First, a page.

ARLINGTON, Virginia – Seals are the oldest form of heraldic insignia and have evolved over time to represent monarchies, families, and organizations. As a military design, seals represent the common identity of members of military organizations.
As the nation’s oldest armed force, the National Guard, is no exception. In April 2022, the National Guard Bureau and the Army National Guard updated the appearance of their seals, and the Air National Guard established its first.
“The seals symbolize a shared organizational identity and should serve as reminders to our Soldiers and Airmen that they belong to a world-class military organization – one that fights and wins our nation’s wars, responds to emergencies on the home front and builds global partnerships,” said Army Gen. Daniel Hokanson, Chief of the National Guard Bureau.
To honor the bureau’s history, the National Guard Bureau seal reverted its background color from flag blue to its original 1921 dark blue.
“Gen. Hokanson launched a parallel effort to update and redefine the Army Guard’s seal and establish the first Air National Guard seal to create a singular representation of the National Guards of the States, Territories, and District of Columbia,” said Dr. Richard Clark, Director of the NGB History Office.
“Something was needed,” he said, “that spoke to both the shared relationship of the Army and Air National Guards and recognized their separate service. Thus, both designs include the minuteman, but both designs are also distinct.”
The Army National Guard Seal features the Concord Minuteman statue in white and dark blue and reflects the colors of George Washington’s Continental Army during the American Revolution. As with the previous seal, the new one features a dark blue designation band with scarlet trim and the words “Army National Guard” and five stars in white inscribed on the trim.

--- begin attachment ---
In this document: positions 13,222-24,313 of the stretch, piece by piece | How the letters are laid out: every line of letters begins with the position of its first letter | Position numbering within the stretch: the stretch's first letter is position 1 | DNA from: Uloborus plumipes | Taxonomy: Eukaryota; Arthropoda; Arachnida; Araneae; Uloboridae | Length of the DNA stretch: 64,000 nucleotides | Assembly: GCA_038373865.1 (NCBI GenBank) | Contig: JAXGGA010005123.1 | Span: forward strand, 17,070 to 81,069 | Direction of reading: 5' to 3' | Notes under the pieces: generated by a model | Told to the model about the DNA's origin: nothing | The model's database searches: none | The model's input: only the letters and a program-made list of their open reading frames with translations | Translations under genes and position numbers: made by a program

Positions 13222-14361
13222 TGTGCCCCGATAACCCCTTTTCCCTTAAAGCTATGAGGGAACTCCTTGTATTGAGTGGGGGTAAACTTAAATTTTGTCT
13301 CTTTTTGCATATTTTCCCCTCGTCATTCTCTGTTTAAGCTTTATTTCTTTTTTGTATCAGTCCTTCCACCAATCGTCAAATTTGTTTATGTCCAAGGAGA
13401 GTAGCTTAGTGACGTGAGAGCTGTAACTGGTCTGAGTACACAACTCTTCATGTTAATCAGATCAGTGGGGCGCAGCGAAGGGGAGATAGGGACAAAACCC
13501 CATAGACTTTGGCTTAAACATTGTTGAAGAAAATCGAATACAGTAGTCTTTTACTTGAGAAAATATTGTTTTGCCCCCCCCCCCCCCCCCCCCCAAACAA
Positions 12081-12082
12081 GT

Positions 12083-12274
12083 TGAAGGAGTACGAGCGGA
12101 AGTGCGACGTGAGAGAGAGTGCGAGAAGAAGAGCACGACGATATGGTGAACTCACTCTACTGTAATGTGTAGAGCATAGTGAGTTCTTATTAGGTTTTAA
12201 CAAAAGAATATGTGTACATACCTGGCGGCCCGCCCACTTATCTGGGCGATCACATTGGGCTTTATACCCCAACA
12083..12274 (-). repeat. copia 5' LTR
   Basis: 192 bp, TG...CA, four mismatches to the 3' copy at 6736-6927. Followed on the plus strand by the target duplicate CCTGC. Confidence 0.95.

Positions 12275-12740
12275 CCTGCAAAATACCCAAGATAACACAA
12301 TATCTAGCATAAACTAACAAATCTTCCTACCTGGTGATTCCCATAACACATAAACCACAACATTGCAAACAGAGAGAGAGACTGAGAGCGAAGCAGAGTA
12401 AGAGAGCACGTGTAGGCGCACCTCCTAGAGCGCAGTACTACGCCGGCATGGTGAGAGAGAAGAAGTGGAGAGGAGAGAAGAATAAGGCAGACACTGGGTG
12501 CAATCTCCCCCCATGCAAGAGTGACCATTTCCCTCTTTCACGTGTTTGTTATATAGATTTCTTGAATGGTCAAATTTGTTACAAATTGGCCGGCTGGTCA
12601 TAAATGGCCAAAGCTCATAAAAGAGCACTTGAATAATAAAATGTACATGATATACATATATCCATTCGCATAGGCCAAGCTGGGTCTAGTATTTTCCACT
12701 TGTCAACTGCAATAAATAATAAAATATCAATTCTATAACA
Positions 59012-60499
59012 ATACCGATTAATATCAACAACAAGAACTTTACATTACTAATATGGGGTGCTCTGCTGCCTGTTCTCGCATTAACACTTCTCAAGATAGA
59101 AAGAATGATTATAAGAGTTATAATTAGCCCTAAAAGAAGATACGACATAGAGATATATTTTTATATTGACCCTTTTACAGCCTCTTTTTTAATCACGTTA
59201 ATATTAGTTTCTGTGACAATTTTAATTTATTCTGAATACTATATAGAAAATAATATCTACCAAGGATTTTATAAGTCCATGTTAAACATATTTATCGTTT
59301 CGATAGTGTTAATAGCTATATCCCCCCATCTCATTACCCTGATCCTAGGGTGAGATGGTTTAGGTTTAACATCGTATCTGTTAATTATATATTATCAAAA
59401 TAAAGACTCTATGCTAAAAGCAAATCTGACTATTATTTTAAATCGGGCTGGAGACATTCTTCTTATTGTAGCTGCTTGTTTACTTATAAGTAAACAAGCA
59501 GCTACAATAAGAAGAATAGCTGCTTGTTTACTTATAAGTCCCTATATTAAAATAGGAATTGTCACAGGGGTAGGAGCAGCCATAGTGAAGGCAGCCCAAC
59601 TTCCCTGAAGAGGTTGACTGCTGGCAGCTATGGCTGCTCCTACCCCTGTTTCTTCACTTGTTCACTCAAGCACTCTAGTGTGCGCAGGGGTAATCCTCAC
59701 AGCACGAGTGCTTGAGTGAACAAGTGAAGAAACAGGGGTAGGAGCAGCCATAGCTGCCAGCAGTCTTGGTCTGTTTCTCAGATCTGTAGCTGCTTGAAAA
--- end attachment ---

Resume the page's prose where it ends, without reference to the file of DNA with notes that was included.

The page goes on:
The Air National Guard Seal also features the minuteman statue in white and dark blue and two white fighter jets with the colors of the Air Force: ultramarine blue, alluding to the sky as the main theater of operations, and yellow, representing the sun and the excellence required of all Airmen. The seal has a white designation band featuring dark blue letters with the words “Air National Guard,” along with five stars.
While the seals will be found in official military spaces as they always have, an original function of heraldry was to help identify Soldiers and their units on the battlefield, said Clark. “The updated and new seals do not affect uniforms, and Airmen will continue to wear the shield patch of the Air National Guard of the United States.”
NGB is working on a directive and a plan to replace the old versions of the Army National Guard Seal and the Air National Guard of the United States Emblem with the updated seals in public spaces, letterhead, and briefing templates.
Today, as battlefields become more complex, heraldry generally serves to encourage Guardsmen to recognize their shared membership and to help non-Guard members easily recognize the service with which they are engaged.
“Military heraldry can speak volumes to communities about the National Guard,” Clark observed. “It allows non-military members to readily identify one’s service affiliation while giving Soldiers and Airmen something of which to be proud.”